What elements make Korean religions distinctive? This is an issue that has attracted a lot of attention from many scholars in the field. What would be an effective avenue to approach the ways in which external religions are adapted or transformed to Korean society and culture? In this article, Hur suggests that the task of tackling this question can benefit from a border-crossing approach, particularly through comparison with Japanese religions that offer a range of contrasting features. In order to illustrate this, Hur offers two examples that sharply distinguished Korean religions from Japanese religions in early modern times. One is the value of filial piety which dominated Korean Confucianism but was almost invisible in Japanese Confucianism. The other is Buddhism’s role in funerary rituals and ancestor worship: Buddhism in Chosŏn Korea was kept at bay from the dominant ritual arena of ancestor-related rituals; in contrast, Buddhism in Tokugawa Japan was the central agent of funerary rites and ancestor worship rituals. Hur suggests that border-crossing, comparative approaches that involve Japanese cases can contribute to de-localizing Korean religions and, at the same time, to localizing Korean-ness found in Korean religions in the context of society and culture.
Keywords: filial piety, ancestor worship, funerary rituals, Confucianism, Buddhism
The Great Dhāraṇī on Immaculately Pure Light (Wugou jingguang da tuoluoni jing, T 1024) was used extensively in Korea during the middle and late periods of Silla (668–935) after its introduction in the early eighth century. Although some scholars maintain that it provides evidence of Tantric or Esoteric Buddhism or the synthesis of Pure Land and Tantrism in Silla, my research indicates instead that the dhāraṇī and ritual procedures contained in this sūtra were mainstream Mahāyāna practices more closely associated with repentance practices in medieval East Asian Buddhism. Tantric/Esoteric Buddhism should be defined as consisting of ritual procedures such as initiations or coronations, graduated systems of meditation, and procedures using dhāraṇī in the recreation of the body, speech, and mind of the Buddha. The language of the Great Dhāraṇī provides little internal evidence of such conclusively Tantric or Esoteric elements, especially because many of the procedures and spells it describes—like most medieval Sinitic Buddhist ritual literature—attempt to resolve practical religious concerns for individuals and to protect states from harm, both internal and external: eradicating sins and extending one’s lifespan; recovering from serious illnesses; avoiding rebirth in the evil paths and achieving rebirth in heavens; receiving predictions of the attainment of buddhahood; acquiring the spiritual penetrations and not backsliding in spiritual progress; generating merit and wholesome roots; destroying all obstacles and unwholesome karma and enabling practitioners to fulfill all their vows; and acquiring a fullness of the six perfections in one’s life.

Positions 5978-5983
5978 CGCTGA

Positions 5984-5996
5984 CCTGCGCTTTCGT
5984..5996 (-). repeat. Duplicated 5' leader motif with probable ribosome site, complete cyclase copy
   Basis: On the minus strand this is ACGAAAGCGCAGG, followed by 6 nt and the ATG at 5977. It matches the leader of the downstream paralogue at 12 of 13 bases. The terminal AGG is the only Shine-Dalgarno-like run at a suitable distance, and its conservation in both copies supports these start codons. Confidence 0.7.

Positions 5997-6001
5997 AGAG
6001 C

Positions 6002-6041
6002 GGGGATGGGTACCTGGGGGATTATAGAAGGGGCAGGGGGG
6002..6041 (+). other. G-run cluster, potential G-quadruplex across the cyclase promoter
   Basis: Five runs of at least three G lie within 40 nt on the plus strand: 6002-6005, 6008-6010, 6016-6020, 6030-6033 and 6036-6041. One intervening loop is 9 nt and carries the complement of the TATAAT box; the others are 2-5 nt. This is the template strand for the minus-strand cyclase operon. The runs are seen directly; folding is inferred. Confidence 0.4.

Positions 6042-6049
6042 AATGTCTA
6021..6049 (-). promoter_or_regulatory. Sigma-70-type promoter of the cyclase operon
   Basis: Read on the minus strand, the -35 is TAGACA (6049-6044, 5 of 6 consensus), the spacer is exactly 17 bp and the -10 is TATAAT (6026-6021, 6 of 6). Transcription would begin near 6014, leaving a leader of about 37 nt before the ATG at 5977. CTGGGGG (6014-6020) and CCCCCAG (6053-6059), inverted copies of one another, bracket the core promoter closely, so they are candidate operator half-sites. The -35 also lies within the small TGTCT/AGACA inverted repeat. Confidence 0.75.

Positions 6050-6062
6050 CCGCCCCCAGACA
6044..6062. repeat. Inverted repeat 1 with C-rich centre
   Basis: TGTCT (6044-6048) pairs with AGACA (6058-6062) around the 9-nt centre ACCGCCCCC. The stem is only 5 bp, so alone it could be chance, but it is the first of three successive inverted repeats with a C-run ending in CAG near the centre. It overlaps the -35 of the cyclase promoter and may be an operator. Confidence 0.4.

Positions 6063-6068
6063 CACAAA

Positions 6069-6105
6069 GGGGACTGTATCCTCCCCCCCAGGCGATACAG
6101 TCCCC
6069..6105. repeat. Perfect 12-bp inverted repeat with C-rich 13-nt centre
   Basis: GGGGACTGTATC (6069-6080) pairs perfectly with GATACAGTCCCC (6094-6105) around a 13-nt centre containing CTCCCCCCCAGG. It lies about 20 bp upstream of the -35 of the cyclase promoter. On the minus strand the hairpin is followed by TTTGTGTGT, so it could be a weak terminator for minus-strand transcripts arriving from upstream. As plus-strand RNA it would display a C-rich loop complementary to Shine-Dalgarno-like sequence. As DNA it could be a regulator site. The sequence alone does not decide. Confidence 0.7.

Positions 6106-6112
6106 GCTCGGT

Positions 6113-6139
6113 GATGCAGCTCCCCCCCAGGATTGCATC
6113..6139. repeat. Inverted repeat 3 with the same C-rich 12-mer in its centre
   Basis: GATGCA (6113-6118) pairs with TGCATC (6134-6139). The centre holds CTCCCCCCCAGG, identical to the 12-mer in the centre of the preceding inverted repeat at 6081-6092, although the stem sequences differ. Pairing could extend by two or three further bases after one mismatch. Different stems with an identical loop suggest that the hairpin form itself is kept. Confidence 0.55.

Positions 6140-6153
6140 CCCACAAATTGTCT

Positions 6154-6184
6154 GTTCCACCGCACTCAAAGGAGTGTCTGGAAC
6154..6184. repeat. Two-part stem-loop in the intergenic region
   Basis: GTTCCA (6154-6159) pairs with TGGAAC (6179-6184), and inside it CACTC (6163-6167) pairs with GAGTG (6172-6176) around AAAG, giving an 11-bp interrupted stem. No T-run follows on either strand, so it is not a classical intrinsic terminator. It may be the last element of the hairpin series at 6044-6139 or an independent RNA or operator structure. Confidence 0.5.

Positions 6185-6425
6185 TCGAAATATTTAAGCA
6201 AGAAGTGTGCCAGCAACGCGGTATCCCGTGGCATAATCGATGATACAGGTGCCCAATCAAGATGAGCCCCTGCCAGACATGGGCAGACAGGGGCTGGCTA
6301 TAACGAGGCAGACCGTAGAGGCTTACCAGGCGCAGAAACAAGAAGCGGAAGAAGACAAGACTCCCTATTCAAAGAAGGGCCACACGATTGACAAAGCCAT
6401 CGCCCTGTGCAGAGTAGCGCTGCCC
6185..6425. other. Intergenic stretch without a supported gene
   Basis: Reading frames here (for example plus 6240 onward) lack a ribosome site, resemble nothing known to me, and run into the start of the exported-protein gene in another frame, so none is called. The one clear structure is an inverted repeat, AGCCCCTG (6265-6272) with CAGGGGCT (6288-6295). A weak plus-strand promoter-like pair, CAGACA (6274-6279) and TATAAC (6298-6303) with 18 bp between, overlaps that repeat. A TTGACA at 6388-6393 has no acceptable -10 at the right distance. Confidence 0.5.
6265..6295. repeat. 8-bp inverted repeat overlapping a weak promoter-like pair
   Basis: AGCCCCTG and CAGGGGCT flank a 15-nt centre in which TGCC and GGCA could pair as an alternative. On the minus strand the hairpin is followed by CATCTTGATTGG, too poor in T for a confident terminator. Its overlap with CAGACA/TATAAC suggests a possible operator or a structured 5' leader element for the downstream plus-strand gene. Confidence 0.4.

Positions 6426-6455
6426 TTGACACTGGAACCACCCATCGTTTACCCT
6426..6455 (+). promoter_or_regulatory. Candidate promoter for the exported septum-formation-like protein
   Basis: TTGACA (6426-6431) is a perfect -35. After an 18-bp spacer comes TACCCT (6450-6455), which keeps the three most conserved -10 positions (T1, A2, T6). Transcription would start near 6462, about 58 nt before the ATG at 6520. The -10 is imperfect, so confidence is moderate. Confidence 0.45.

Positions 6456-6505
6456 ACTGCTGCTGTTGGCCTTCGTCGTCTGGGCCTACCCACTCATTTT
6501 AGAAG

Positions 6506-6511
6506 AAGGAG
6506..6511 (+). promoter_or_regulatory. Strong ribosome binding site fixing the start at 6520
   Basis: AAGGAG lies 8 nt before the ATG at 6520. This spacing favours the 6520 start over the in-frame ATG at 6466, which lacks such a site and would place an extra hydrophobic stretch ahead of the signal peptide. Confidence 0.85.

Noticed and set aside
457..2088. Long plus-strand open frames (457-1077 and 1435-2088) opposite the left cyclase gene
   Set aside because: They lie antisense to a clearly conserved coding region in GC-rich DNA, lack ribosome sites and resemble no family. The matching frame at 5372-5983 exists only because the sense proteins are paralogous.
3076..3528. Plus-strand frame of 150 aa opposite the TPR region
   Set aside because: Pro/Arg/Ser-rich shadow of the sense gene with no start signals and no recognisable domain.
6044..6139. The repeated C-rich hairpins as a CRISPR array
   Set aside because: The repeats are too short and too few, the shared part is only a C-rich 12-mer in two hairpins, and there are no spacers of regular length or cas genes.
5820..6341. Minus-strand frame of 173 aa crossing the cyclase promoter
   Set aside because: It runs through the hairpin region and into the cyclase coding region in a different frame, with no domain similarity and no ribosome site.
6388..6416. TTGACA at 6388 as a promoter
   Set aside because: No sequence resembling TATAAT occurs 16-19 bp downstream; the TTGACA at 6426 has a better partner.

Keywords: Mugu chŏnggwang tae tarani kyŏng, Dhāraṇī, Buddhist ritual, repentance rituals, Buddhism-Silla (668–935)
This article critically reflects on the Chogye Order’s campaign to “illuminate the world” with Dahui Zonggao’s 大慧宗虚 (1089–1163) Keyword Meditation (KWM). According to the narrative backing that crusade, KWM is the most effective technique to achieve awakening, and Korea’s KWM tradition—because it has been transmitted without interruption since its introduction in the peninsula—is unique and homogenous. Therefore, KWM is defined as the hallmark of Korean Buddhism. It is against a backdrop of fierce national and international competition, which has given rise to an identity quest, that this narrative has taken shape. By strictly identifying itself and Korean Buddhism with both the orthodoxy and the orthopraxis of Dahui Zonggao’s teachings, the Chogye Order is attempting to create a differentiation point that will allow it to compete with its national and international rivals. Although powerful, this narrative tends to ignore that KWM is the result of a long and complex historical process. It also forgets that, far from standing in the middle of the blue since its birth, KWM has remained part and parcel of a history which keeps unfolding—both within and beyond East Asia. The result of such an interpretation is an overall hermeneutical rigidity, which translates into “Hwadu 話頭 Absolutism” and a fully fledged reenacting of the “rhetoric of immediacy.” Both not only render dialogue between practitioners and scholars impossible, but also compromise the possibility of adapting KWM to the contemporary world.
Keywords: Kanhwa Sŏn (kanhwasŏn), Ganhwa Seon (ganhwaseon), Kanhua Chan, Keyword Meditation (KWM), Korean Buddhism, Chogye Order (Chogye-jong), campaign, propagation, worldwide, hermeneutical analysis
The Culture of Fengshui in Korea: An Exploration of East Asian Geomancy. Hong-key Yoon.
Reviewed by Ole Bruun, 107
The Power of the Buddhas: The Politics of Buddhism During the Koryŏ Dynasty (918–1392). Sem Vermeersch.
Reviewed by Hwansoo Ilmee Kim, 109
Su-Un and His World of Symbols: The Founder of Korea’s First Indigenous Religion. Paul Beirne.
Reviewed by Kwangsoo Park, 114